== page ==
Actually… I don’t think this is solvable in theory, unless you have some way of ensuring that you can trust the client. It can probably be made difficult enough to discourage most people, but if you hand someone the code and the keys necessary to perform the encryption, and let them run it on their own hardware, then they can reverse engineer it and create code that returns the correct responses. That’s what “trusted computing” is supposed to solve, by storing the private key and performing certain operations only on the chip. Consoles typically use a similar mechanism, but in both cases, it all depends on keeping the key secure. If someone does manage to extract the key, then they can create responses indistinguishable from that produced by the original code.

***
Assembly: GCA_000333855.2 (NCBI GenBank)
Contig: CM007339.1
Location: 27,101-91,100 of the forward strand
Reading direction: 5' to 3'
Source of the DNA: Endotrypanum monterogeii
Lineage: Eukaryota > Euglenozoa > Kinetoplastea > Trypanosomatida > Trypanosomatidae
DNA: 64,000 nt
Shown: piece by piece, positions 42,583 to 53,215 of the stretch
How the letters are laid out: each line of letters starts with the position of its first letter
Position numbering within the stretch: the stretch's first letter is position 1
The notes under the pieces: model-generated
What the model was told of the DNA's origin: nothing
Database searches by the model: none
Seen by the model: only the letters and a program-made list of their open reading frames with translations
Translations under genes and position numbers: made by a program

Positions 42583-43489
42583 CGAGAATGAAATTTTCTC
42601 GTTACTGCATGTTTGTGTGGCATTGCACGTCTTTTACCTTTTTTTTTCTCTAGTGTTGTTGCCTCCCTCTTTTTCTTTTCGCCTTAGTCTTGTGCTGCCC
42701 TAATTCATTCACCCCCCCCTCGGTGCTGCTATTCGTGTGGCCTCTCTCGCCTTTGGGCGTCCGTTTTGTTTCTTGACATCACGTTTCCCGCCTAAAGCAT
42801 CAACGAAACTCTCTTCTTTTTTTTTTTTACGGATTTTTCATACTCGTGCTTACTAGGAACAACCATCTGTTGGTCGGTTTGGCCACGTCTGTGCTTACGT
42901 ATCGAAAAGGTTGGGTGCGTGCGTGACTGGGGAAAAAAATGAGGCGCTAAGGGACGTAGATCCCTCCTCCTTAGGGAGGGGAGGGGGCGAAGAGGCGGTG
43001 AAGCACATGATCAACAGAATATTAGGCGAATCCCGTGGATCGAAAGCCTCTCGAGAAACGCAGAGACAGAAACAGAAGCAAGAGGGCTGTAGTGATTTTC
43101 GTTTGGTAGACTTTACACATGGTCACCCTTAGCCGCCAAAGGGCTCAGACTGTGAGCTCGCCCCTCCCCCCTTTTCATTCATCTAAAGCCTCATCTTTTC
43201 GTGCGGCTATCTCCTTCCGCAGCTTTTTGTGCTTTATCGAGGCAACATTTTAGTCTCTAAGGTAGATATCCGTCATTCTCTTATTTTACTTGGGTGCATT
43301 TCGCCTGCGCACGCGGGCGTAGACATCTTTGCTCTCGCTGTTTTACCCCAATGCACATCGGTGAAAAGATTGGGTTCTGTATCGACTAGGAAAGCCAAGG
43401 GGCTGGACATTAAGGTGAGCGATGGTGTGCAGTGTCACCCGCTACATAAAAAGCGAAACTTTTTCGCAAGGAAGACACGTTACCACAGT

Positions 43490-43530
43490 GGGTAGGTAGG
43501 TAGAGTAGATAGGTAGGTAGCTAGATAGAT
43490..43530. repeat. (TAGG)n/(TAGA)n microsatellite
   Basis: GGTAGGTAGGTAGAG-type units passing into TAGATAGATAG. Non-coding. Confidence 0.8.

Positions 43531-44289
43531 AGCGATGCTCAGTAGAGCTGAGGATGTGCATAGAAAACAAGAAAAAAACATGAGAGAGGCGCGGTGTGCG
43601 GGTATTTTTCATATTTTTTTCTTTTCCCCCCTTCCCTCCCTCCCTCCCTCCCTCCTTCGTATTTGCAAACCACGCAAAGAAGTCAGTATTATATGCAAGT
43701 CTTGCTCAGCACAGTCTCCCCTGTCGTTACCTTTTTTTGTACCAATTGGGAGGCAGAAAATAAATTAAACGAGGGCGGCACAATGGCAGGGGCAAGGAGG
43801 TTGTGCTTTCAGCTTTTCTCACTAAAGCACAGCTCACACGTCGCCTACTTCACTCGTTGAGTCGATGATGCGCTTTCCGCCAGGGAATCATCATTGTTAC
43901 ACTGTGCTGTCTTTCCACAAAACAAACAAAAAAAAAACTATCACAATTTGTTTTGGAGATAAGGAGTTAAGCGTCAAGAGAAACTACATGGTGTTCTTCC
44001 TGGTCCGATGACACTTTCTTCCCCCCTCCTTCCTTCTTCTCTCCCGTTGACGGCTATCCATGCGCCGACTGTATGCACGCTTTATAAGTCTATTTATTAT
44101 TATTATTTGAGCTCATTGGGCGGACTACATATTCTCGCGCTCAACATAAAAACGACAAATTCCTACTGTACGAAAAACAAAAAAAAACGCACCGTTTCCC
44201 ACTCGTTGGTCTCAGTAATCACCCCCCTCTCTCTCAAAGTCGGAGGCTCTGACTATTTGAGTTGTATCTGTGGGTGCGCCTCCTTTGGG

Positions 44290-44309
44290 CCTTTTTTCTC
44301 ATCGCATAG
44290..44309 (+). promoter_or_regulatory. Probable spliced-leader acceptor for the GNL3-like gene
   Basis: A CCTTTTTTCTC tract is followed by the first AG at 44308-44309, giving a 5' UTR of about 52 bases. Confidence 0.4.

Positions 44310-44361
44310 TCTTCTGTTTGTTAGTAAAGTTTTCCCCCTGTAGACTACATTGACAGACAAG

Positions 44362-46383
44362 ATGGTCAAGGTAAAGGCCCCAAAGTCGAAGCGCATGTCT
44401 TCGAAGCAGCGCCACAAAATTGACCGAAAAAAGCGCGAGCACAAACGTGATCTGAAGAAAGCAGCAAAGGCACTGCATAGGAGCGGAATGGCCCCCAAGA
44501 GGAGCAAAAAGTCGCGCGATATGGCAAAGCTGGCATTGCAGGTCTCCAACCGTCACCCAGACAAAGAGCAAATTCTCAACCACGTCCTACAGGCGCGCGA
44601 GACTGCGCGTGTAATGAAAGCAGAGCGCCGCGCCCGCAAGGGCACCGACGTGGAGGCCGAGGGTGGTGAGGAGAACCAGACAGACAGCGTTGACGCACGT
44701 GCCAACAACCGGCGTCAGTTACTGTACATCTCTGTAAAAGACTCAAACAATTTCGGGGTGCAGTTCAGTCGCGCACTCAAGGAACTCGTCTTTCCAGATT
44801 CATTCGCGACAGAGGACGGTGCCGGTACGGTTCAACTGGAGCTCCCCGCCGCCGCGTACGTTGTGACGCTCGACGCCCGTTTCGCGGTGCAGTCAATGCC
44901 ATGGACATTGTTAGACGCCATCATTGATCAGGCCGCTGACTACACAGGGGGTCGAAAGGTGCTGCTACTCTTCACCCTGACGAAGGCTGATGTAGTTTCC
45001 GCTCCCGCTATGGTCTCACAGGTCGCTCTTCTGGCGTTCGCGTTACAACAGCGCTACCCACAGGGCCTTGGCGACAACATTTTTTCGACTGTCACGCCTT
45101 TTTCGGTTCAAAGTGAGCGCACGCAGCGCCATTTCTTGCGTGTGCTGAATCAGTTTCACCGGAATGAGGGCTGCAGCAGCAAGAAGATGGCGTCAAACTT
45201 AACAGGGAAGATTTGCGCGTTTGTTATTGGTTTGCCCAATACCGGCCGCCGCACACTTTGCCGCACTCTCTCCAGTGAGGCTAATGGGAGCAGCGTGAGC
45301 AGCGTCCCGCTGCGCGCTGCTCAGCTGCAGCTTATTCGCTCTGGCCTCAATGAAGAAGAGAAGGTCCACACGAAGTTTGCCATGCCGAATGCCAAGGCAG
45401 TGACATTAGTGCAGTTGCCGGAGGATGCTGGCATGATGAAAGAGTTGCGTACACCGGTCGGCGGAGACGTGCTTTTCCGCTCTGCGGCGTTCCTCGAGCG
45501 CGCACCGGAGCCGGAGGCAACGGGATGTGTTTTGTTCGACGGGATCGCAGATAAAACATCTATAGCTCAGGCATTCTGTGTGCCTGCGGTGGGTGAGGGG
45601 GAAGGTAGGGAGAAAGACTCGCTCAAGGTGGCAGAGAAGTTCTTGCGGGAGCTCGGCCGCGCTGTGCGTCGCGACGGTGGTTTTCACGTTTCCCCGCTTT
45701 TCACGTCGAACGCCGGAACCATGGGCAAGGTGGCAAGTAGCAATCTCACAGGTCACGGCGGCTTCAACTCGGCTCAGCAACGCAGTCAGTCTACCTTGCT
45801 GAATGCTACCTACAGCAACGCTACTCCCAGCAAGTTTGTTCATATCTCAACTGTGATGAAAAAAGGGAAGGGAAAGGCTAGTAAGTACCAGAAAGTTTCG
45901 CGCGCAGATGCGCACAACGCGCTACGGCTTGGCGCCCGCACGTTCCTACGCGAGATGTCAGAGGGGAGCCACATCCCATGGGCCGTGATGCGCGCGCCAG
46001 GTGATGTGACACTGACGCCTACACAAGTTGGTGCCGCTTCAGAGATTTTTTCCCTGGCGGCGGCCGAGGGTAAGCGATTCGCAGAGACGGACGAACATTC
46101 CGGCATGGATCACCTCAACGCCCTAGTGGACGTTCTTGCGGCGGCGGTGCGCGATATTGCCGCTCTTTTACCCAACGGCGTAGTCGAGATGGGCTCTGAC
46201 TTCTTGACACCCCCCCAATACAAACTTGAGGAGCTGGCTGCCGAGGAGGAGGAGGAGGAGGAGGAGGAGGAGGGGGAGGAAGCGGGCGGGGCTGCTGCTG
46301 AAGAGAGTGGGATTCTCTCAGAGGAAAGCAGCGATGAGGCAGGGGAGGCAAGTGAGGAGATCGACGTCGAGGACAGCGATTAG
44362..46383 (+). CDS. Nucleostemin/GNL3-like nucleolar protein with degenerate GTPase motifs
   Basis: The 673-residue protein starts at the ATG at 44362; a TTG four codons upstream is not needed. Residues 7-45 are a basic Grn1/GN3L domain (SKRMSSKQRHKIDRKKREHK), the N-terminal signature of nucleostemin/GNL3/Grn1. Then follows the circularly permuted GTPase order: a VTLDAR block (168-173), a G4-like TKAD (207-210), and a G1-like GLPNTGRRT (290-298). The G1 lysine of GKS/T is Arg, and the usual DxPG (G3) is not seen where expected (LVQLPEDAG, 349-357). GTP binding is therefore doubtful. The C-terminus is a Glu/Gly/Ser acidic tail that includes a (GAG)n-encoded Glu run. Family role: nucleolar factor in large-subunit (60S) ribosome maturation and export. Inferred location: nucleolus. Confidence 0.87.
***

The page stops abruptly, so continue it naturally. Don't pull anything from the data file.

Obfuscation can make it more difficult for a human to analyze the code, or the program running in memory, but it can’t prevent it. If your device can run the program, then you’ve got everything you need to duplicate its output.